Mali Islamists agree to talks on north's fateBy ROMARIC OLLO HIEN | Tuesday, June 19 2012 at 10:01
Mali's Islamist rebels agreed Monday to start talks on the fate of the desert north they seized this year but mediators Burkina Faso said the group should sever all ties with its Al-Qaeda backers.
The breakthrough in efforts to look for a negotiated solution to the Malian crisis came during a meeting in Ouagadougou between ECOWAS-appointed mediator Burkinabe President Blaise Compaore and an Ansar Dine (Defenders of Faith) delegation.
During the meeting, the mediator asked Ansar Dine to break off with the extremist group Al-Qaeda in the Islamic Maghreb (AQIM).
The leader of Ansa Dine, Iyad Ag Ghaly, has been pushing to impose Sharia law in northern Mali despite the fact that such imposition is prohibited by the Malian constitution, which recognises the equality of all religions.
Ansar Dine joined forces with a Tuareg rebel group to conquer the entire northern half of Mali in early April, effectively partitioning the landlocked West African country and raising fears of regional destabilisation.
Regional bloc Ecowas has a 3,300-strong force on standby to help reunite Mali, which was also rocked by a short-lived coup in the south in March, but the UN Security Council has twice refused to back military intervention.
"We accept Burkina Faso's mediation. We are following the path of this negotiation," said Cheick Ag Wissa, a spokesman for an Ansar Dine (Defenders of Faith) delegation that met President Compaore in his palace.
He was speaking in Tamasheq, a language spoken by Tuareg in northern Mali, where rebels energised by the return from Libya last year of heavily armed mercenaries revived their decades-old independence struggle.
Djibrill Bassole, Compaore's foreign minister and a seasoned diplomat who has acted as a mediator in Sudan's troubled Darfur, confirmed Ansar Dine's willingness to engage in a negotiation process.
"The Ansar Dine delegation expressed its readiness to commit to the quest for a peaceful and negotiated solution to this crisis" under Burkina Faso's mediation, he said after the meeting.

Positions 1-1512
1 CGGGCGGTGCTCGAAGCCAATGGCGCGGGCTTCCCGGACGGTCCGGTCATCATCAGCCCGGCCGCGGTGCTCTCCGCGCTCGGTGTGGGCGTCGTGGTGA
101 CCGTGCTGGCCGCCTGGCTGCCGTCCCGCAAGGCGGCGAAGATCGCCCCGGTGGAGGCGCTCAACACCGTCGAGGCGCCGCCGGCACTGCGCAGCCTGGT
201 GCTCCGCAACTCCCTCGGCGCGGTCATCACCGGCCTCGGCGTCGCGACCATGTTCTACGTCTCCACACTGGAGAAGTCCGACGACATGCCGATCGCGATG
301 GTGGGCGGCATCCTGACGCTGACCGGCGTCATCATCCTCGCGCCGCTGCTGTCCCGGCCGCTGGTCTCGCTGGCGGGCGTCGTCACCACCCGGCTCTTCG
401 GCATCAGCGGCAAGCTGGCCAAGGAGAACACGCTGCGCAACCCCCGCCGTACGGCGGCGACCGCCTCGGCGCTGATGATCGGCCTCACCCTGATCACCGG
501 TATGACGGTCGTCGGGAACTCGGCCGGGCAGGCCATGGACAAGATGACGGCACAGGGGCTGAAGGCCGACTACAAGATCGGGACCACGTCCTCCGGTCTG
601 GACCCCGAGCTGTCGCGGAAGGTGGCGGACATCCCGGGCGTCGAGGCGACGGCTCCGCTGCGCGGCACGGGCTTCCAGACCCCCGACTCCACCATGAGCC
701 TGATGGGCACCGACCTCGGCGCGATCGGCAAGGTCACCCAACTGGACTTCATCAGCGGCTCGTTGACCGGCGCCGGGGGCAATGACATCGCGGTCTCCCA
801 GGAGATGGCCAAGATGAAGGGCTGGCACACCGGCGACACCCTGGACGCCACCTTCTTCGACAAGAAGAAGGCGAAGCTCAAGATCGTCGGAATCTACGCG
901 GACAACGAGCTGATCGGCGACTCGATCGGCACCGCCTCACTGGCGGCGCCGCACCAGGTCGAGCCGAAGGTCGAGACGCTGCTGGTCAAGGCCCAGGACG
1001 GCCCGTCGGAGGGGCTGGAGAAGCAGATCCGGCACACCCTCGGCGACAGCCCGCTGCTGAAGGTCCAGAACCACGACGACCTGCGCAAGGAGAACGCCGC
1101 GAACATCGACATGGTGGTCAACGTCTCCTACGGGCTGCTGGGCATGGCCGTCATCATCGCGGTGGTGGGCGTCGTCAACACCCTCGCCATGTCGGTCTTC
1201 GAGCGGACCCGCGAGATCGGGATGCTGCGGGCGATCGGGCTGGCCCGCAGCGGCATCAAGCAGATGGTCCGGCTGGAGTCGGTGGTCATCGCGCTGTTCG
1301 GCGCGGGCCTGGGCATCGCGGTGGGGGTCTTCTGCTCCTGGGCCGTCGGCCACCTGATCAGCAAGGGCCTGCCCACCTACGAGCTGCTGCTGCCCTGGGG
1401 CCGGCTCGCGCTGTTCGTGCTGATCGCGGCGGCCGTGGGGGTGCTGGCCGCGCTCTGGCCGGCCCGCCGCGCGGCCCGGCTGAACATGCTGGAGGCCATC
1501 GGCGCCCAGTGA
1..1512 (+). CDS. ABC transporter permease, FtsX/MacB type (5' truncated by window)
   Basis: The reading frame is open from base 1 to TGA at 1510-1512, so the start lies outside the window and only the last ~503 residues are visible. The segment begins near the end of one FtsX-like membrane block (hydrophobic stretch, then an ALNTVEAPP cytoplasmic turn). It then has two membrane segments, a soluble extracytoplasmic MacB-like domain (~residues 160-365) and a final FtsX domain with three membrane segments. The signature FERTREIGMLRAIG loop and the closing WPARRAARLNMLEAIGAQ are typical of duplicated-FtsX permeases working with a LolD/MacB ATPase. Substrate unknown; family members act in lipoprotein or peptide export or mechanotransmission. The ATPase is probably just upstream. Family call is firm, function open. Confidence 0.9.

Iyad Ag Ghaly, Ansar Dine's top leader and an influential former Tuareg rebel leader believed to have developed close ties with AQIM, was not in Ouagadougou.
Mr Bassole made it clear that the negotiation process would hinge on Ansar Dine's willingness to break away from AQIM, which has used bases in northern Mali to launch several attacks and kidnap foreigners for ransom.
Ansar Dine's "action should be contained within Tuareg claims ... and any operational links with terrorist groups should be ruled out," he said.
Meanwhile, the premises of a private Malian television, Africable, were attacked last week by armed men as it prepared to broadcast an interview with a spokesman of one of the rebel groups.
Malian media have been reporting threats by armed people regarding some stories, especially those dealing with rebel issues.
The government has denied any responsibility for the attacks.
At the same time President Dioncounda Traoré has announced that he has been surgically operated on the face following the May 21 assault in his office by disgruntled compatriots.
He has since been in Paris for medical treatment.
"I experienced a hard time. I suffered in my flesh and my soul," he recalled while urging Malians to embrace reconciliation.
"Surgeons were able to put all the bones back to their initial positions. I am recovering, thanks to God," he said.
- AFP with additional reporting by KOUF KAF
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